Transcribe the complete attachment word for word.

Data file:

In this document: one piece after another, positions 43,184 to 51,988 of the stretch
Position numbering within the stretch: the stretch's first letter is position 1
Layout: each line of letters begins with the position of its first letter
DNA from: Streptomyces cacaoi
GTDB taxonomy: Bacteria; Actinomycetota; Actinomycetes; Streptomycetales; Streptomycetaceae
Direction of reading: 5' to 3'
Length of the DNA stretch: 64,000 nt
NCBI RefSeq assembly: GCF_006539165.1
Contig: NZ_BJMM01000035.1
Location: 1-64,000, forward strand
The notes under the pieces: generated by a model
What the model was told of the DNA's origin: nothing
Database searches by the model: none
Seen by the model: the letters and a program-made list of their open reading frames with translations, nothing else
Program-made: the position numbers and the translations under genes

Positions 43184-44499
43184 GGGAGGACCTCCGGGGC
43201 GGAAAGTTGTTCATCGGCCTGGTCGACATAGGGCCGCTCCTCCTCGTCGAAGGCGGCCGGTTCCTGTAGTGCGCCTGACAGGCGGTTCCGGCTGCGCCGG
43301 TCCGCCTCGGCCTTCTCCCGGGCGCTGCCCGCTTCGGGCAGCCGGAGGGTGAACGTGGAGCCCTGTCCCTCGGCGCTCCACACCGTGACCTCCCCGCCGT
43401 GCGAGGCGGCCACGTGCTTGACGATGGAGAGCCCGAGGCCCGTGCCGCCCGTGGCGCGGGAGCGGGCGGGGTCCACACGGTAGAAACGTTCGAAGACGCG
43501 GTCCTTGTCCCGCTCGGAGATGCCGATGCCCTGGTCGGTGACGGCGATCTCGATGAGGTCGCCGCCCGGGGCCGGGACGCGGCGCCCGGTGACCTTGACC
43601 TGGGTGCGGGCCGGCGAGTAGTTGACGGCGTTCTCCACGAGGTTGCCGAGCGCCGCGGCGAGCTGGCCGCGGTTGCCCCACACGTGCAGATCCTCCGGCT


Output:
In this document: one piece after another, positions 43,184 to 51,988 of the stretch
Position numbering within the stretch: the stretch's first letter is position 1
Layout: each line of letters begins with the position of its first letter
DNA from: Streptomyces cacaoi
GTDB taxonomy: Bacteria; Actinomycetota; Actinomycetes; Streptomycetales; Streptomycetaceae
Direction of reading: 5' to 3'
Length of the DNA stretch: 64,000 nt
NCBI RefSeq assembly: GCF_006539165.1
Contig: NZ_BJMM01000035.1
Location: 1-64,000, forward strand
The notes under the pieces: generated by a model
What the model was told of the DNA's origin: nothing
Database searches by the model: none
Seen by the model: the letters and a program-made list of their open reading frames with translations, nothing else
Program-made: the position numbers and the translations under genes

Positions 43184-44499
43184 GGGAGGACCTCCGGGGC
43201 GGAAAGTTGTTCATCGGCCTGGTCGACATAGGGCCGCTCCTCCTCGTCGAAGGCGGCCGGTTCCTGTAGTGCGCCTGACAGGCGGTTCCGGCTGCGCCGG
43301 TCCGCCTCGGCCTTCTCCCGGGCGCTGCCCGCTTCGGGCAGCCGGAGGGTGAACGTGGAGCCCTGTCCCTCGGCGCTCCACACCGTGACCTCCCCGCCGT
43401 GCGAGGCGGCCACGTGCTTGACGATGGAGAGCCCGAGGCCCGTGCCGCCCGTGGCGCGGGAGCGGGCGGGGTCCACACGGTAGAAACGTTCGAAGACGCG
43501 GTCCTTGTCCCGCTCGGAGATGCCGATGCCCTGGTCGGTGACGGCGATCTCGATGAGGTCGCCGCCCGGGGCCGGGACGCGGCGCCCGGTGACCTTGACC
43601 TGGGTGCGGGCCGGCGAGTAGTTGACGGCGTTCTCCACGAGGTTGCCGAGCGCCGCGGCGAGCTGGCCGCGGTTGCCCCACACGTGCAGATCCTCCGGCT